At the high school where Maria teaches, test scores are very low and behavior problems have skyrocketed. Maria feels that she spends a lot more time writing course references than she does teaching these days. She is ready for some changes, but she is concerned about her district's announcement that they will be implementing a PBIS program this year. Isn't it just a show where you give out points and hand out nifty prizes? No way, she assures her director. Okay, Maria says, so what is PBIS and how will it help me and my students?
What is GDP?
PBIS stands for Positive Behavior Interventions and Supports. The concept has been around for decades, but the actual phrase/acronym comes from the 1997 amendments to the Individuals with Disabilities Education Act (IDEA).Learn more about the history of PBIS here.
PBIS began as a way to help students with behavioral disorders, but has since found its way into the broader educational arena. EITHERCenter at PBISdescribes it as "an evidence-based, layered framework to support students' behavioral, academic, social, emotional, and mental health." It is not a resume; rather, it is a foundational system that supports students, school staff, and families as they work toward positive behavior change.
This program provides a common language at different educational levels for students, teachers, and staff. The goal is to promote and maintain positive relationships between students and staff, reducing the number of disciplinary actions through preventative measures. It's not about punishment and fear, it's about change and intervention. When done correctly and faithfully, it can have positive effects on the culture of the school.
What are the fundamentals of PBIS?
Whether used in the classroom, school, or district, PBIS is a highly personalized program, right down to the student level. Students' participation in the program differs according to their personal needs.Explore the levels in detail here.
- Level 1: These practices and systems establish a regular and proactive base of support, preventing unwanted behavior. Schools provide these universal supports to all students throughout the school.
- Tier 2: The practices and systems at Tier 2 support students who are at risk of developing more serious behavior problems before these behaviors begin. These supports help students develop the skills they need to benefit from the school's core programs.
- Tier 3: Students receive more intensive and individualized support to improve their academic and behavioral results. At this level, schools rely on formal assessments to determine a student's needs.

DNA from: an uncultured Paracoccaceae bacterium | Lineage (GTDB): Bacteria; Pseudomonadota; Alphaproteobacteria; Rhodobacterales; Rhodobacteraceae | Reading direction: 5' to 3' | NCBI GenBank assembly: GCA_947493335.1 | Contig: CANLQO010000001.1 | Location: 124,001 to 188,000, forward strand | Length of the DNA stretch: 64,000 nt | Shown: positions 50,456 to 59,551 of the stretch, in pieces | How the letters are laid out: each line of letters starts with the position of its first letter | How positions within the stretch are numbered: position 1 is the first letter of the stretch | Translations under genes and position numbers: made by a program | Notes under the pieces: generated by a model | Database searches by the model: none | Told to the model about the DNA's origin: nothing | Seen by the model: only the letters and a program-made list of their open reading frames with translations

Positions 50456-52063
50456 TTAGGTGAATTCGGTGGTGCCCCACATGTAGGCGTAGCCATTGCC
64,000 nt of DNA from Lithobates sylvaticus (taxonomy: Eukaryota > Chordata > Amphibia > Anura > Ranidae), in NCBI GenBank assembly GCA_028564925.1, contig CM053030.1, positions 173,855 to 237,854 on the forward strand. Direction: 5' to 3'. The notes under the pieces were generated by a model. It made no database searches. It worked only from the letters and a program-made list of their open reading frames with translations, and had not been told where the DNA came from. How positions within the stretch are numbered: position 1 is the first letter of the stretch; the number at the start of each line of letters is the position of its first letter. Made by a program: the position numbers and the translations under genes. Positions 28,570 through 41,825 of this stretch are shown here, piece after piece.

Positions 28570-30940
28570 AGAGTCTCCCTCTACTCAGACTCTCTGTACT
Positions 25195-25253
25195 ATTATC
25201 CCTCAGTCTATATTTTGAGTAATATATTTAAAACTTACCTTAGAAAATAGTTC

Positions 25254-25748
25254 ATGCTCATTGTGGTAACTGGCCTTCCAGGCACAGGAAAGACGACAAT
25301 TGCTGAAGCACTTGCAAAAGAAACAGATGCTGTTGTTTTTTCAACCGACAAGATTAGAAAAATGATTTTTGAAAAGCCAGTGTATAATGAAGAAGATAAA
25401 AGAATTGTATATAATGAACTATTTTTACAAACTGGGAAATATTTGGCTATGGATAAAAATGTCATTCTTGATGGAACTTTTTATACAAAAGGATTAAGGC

Fuente:Center at PBIS
At all levels, the same basic elements apply. These elements are interconnected and all focus on delivering positive results for all students at all levels.
The best education systems provide a good experience for all students. This means tailoring practices to meet individual needs, which can vary greatly. PBIS Equity focuses on discipline, which is often applied disproportionately across cultural and socioeconomic groups. PBIS seeks to address and correct this problem by providing all students with an environment that allows them to learn and succeed.Learn more about equity at PBIS here.
Implementing PBIS in a school or district requires a commitment to create and maintain systems that support the program. Teachers and administrators must receive the education and training they need, not just once, but on an ongoing basis. Families are also part of the system, as consistency and persistence are important.Learn more about the importance of PBIS systems here.
One of the true strengths of PBIS is its focus on meaningful data. Schools and districts can tailor this data to help them make productive decisions and understand what works and what doesn't.Learn more about the effective use of PBIS data here.
PBIS practices are those that faculty and administrators commit to administering the program. There is no single set of approved practices, although many include point and reward systems. Instead, educators work to choose evidence-based methods that fit their community's culture and expectations. This means that PBIS may look different at different schools, but the end goal is always the same: meaningful student outcomes.Learn more about PBIS practices in the classroom.
What is the evidence behind PBIS?
Since PBIS calls itself "evidence-based," you may be wondering what that evidence is. Schools have collected PBIS data for many years. These are just some of the findings of a report fromBazelon Mental Health Legal Center: